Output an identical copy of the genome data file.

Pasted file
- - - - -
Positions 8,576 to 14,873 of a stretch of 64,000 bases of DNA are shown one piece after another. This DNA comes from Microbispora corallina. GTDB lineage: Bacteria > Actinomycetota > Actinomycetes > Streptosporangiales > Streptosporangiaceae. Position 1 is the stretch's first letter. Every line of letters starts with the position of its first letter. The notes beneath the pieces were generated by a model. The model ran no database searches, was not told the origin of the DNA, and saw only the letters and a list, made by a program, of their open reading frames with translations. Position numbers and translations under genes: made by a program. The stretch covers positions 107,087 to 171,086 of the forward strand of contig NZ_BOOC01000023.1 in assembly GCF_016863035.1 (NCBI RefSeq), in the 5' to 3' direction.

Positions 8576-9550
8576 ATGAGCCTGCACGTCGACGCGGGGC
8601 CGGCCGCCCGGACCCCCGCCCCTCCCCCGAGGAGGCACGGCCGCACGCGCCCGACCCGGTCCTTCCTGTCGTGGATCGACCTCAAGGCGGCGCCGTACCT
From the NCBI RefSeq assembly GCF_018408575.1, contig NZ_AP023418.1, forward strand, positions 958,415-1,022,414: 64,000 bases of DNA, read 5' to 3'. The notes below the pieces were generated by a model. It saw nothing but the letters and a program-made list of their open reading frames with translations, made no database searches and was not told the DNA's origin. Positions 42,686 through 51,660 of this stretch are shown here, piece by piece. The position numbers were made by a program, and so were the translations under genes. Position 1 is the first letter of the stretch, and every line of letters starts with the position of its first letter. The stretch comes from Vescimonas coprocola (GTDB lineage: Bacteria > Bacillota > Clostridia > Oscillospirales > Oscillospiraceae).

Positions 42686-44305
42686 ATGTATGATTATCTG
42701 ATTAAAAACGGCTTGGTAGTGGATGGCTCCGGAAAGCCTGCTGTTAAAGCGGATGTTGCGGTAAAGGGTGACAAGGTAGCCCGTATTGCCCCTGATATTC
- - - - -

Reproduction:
Positions 8,576 to 14,873 of a stretch of 64,000 bases of DNA are shown one piece after another. This DNA comes from Microbispora corallina. GTDB lineage: Bacteria > Actinomycetota > Actinomycetes > Streptosporangiales > Streptosporangiaceae. Position 1 is the stretch's first letter. Every line of letters starts with the position of its first letter. The notes beneath the pieces were generated by a model. The model ran no database searches, was not told the origin of the DNA, and saw only the letters and a list, made by a program, of their open reading frames with translations. Position numbers and translations under genes: made by a program. The stretch covers positions 107,087 to 171,086 of the forward strand of contig NZ_BOOC01000023.1 in assembly GCF_016863035.1 (NCBI RefSeq), in the 5' to 3' direction.

Positions 8576-9550
8576 ATGAGCCTGCACGTCGACGCGGGGC
8601 CGGCCGCCCGGACCCCCGCCCCTCCCCCGAGGAGGCACGGCCGCACGCGCCCGACCCGGTCCTTCCTGTCGTGGATCGACCTCAAGGCGGCGCCGTACCT
From the NCBI RefSeq assembly GCF_018408575.1, contig NZ_AP023418.1, forward strand, positions 958,415-1,022,414: 64,000 bases of DNA, read 5' to 3'. The notes below the pieces were generated by a model. It saw nothing but the letters and a program-made list of their open reading frames with translations, made no database searches and was not told the DNA's origin. Positions 42,686 through 51,660 of this stretch are shown here, piece by piece. The position numbers were made by a program, and so were the translations under genes. Position 1 is the first letter of the stretch, and every line of letters starts with the position of its first letter. The stretch comes from Vescimonas coprocola (GTDB lineage: Bacteria > Bacillota > Clostridia > Oscillospirales > Oscillospiraceae).

Positions 42686-44305
42686 ATGTATGATTATCTG
42701 ATTAAAAACGGCTTGGTAGTGGATGGCTCCGGAAAGCCTGCTGTTAAAGCGGATGTTGCGGTAAAGGGTGACAAGGTAGCCCGTATTGCCCCTGATATTC